Yes, there are plenty of puppy scams happening throughout New Zealand. However, you can buy a puppy safely from a wide range of reputable and legitimate breeders.
Many of these breeders use online platforms to connect with customers far and wide. Here’s how to check they are who they say they are.
Keep a level head
Don’t make a spontaneous, emotional decision based on a few adorable photos with a compelling story of a dog that needs to be adopted ASAP.
Do your research
Phone multiple breeders to get an idea of market pricing and expected wait times. Join breed-specific Facebook groups. Ask if anyone has heard of the breeder you’re looking at. If you’re flexible, or not set on one particular breed of dog quite yet, read our article on purebred dog pros and cons.
Research the breeder
Are they registered with Dogs New Zealand? Can they provide a verifiable physical address? Can you connect with other owners of their dogs?
Quality breeders often offer a lifetime return on their puppies, rehoming them or keeping them if you can’t at any stage. As well as keeping dogs out of pounds, this shows they care about their animals. Finding a reputable breeder is an important step in avoiding unethical and inhumane puppy mills.
Be aware of waiting lists
Most reputable breeders have one, particularly those selling popular breeds. Sometimes, the list is long – especially in 2020 – so be patient. If a breeder pops up saying they have a popular breed of puppy available ASAP, be suspicious. If it sounds too good to be true, it probably is.
Ask lots of questions over the phone
Reputable breeders will take the time to speak with you on the phone and will be happy to answer any questions. After all, the more questions you ask, the more interested and engaged you are. For them, that’s a good sign you’ll be a great pet owner.
Want to know how to be a rocking pet parent? Find out here.
Visit the puppy in person
Make the effort to visit the puppy prior to collecting her, say when she’s five or six weeks old. Even if it’s a few hours away, stop for lunch and make a day of it. It’ll be worth your time and energy to know you’re dealing with someone legitimate and that particular pup is what you’re looking for.
Visiting confirms the puppy exists and lets you check out the breeder’s facilities to make sure you’re comfortable with their operation. You may also get to meet the puppy’s parents – a good indicator of how she might be once fully grown.
Plus, it also gives you a chance to check out the pup and parents and see if they’re good examples of the breed you’re looking for. Read how to tell if a dog is purebred and how to prove your dog is purebred for more advice on getting papers, meeting breed registry standards, and more.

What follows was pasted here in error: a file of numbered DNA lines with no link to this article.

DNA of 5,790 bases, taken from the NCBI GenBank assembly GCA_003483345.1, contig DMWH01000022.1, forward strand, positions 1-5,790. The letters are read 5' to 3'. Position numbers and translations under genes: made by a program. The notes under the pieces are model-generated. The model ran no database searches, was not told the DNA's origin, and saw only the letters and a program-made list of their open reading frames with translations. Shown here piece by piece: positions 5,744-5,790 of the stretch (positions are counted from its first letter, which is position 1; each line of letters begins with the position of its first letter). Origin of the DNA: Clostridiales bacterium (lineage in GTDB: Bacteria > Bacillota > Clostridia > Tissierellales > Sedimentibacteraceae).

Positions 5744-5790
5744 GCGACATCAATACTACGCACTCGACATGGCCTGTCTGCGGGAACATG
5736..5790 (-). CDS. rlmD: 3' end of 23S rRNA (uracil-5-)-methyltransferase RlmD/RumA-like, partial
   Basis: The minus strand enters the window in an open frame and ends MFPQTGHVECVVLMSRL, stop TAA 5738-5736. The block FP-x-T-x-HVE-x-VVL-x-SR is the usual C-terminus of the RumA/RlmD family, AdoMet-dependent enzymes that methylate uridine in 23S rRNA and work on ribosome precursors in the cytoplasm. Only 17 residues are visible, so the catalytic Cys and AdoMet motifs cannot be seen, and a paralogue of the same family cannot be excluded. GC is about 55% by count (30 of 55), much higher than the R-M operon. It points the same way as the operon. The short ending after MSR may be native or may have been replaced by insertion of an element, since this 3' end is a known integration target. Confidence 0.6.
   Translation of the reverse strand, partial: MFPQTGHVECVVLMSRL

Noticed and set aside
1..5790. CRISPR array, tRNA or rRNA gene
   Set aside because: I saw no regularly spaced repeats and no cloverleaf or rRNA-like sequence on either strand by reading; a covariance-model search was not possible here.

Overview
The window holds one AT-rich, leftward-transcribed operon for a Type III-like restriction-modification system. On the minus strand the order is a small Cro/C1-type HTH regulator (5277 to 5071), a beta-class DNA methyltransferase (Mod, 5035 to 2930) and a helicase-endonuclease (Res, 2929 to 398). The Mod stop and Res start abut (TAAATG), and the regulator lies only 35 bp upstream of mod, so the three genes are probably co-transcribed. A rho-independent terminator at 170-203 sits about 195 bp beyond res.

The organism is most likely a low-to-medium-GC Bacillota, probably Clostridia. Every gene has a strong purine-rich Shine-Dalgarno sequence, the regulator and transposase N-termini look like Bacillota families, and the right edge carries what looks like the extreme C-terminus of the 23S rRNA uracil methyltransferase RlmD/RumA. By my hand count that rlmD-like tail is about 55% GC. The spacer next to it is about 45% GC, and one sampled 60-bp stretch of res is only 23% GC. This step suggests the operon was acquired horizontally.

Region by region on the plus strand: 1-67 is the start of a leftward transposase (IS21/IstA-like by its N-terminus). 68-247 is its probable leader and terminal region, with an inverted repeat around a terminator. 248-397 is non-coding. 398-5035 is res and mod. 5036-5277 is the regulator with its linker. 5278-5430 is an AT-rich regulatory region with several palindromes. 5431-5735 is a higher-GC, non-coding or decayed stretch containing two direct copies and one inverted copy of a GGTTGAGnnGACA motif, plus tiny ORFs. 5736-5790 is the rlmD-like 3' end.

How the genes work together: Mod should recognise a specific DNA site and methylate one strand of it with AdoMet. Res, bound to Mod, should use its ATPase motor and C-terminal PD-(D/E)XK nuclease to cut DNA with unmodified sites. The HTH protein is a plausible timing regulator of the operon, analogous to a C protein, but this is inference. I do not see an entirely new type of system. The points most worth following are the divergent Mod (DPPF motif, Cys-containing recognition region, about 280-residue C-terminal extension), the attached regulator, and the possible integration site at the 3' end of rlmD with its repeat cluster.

Collect the puppy in person
If you’re unable to visit the puppy before getting her, make a plan to pick her up in person. This is especially important if there’s any doubt as to the breeder’s legitimacy. Tell the breeder you’ll fly to wherever they say they are – even if you’re bluffing. If they back away or disappear, you’ll know it was a scam.
Check the legitimacy of photos
Puppy scam operators generally use photos of puppies they’ve found on the internet. Check the photos’ metadata to find information like the date and location the photo was taken. Not sure how? Click here. You can also do a reverse image search using this website. That’ll show you everywhere that picture has appeared online. You might get a shock!
Ask for more photos
A genuine breeder will be able to satisfy your request for more photos. Given most people have camera phones, it’s hardly a chore. If they can only provide the same small handful of photos, you’re right to be suspicious.
Being aware of online puppy scams (read more about this here) and how they operate is the first step to protecting yourself and your family. And with a few tricks up your sleeve to find a reputable breeder, you’ll soon buy a puppy safely and be cuddling your new fur baby in no time.
Finally bringing home a puppy? Click here for our tips on what you need to make your home as comfortable as possible for your new pup.
Once you buy a puppy, then remember to protect your new pet and your finances via pet insurance. That way you won’t need to make any head versus heart decisions when your dog needs crucial medical care.
Our dog insurance plans also cover various costs for when your pup is well too – things like vaccinations and boarding fees. Check out the PD Insurance dog insurance plans here.